Sick of Wasting Money on Wrapping Paper and Greeting Cards? Here’s How to Save

ways to save money
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If you’re shopping for a child’s birthday present, you might fork out a lot of cash on top of the gift itself.

Fun “building blocks” gift wrap is $5.99 (for a 24-inch by 36-inch piece), bows cost $3.58 (for a pack of 30, which works out to a reasonable 12 cents each) and a fun Spiderman birthday card is $4.99.

That equals $11.10 in wrapping materials and a birthday card for a single present — which really adds up over a year’s worth of gift-buying.

And with the holidays coming up, now’s the perfect time to consider ways to save money on wrapping paper and cards.

Stop spending so much of your hard-earned cash on stuff that will end up in the trash. Follow these tips to present your gifts with flair, yet save your cash.

1. Reuse Your Greeting Cards

Two brothers, Jeff and Ron Methier, don’t spend much on their birthday cards. For the last 42 years, the men have passed the same birthday card back and forth. Each year, one signs his name and adds a short note before sending it over to the other man.

While you don’t have to go to such extremes, plenty of people cut up and re-purpose old cards, turning them into new ones.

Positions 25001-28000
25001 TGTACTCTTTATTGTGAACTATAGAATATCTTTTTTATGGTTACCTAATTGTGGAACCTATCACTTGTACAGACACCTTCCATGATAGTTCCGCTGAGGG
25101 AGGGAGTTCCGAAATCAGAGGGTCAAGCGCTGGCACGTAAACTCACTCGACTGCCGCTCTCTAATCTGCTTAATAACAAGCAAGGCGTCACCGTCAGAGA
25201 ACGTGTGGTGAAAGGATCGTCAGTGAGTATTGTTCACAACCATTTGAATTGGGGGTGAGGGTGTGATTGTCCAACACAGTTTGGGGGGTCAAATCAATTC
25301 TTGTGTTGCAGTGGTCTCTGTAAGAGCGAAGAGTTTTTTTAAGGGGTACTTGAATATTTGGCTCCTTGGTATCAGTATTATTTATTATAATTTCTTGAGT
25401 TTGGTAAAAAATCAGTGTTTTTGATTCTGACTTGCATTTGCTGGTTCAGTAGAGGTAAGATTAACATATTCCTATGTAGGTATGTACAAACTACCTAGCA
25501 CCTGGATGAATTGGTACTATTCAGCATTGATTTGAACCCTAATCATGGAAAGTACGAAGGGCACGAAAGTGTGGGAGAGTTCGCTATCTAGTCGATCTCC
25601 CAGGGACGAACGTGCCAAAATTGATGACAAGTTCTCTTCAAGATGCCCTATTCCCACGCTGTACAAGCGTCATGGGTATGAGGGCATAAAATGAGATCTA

One common strategy: Cut off the front of the card and use it as a gift tag, taping it directly to the present. Here’s a guide to turning your cards into cute gift tags.

2. Shop at Dollar Stores

If you buy a greeting card at a specialty card shop, they can cost $5.99 or even more. For a fraction of that price, you can do your card shopping at one of the ubiquitous dollar stores.

Stock up on cards next time you’re at a dollar store so you have a few on hand for all occasions. Look for multi-card packs, especially around the holidays, to reduce your per-card price.

And don’t forget to scoop up low-cost wrapping paper, gift bags and tissue paper.

3. Use Blank Cards

While selecting a unique and personalized card can add that special touch, the message you write is the most important part. Stock up on cards that are blank inside and you can personalize and customize each one for any occasion.

A cute puppy card could be used as a congratulations card, a “get better soon” card, a birthday card or just about any reason. Blank cards are usually far less expensive than cards specific to certain occasions.

Create your own custom blank cards at Shutterfly or one of the other photo-product sites. Be sure to sign up for special deals and offers, since you’ll receive great coupons and even occasional free cards.

4. Shop After the Holidays

Right after Christmas is the best time to stock up on Santa- and reindeer-themed gift wrap. While the selection is largely picked over by this point, the rock-bottom deals will make up for it.

Retailers are looking to clear their stores of these bulky and inexpensive items, and they’re willing to drop their prices to do so.

The longer you wait, the better the deals: You may be able to find paper for 80 to 90% off the original retail price.

5. Print Your Own Wrapping Paper and More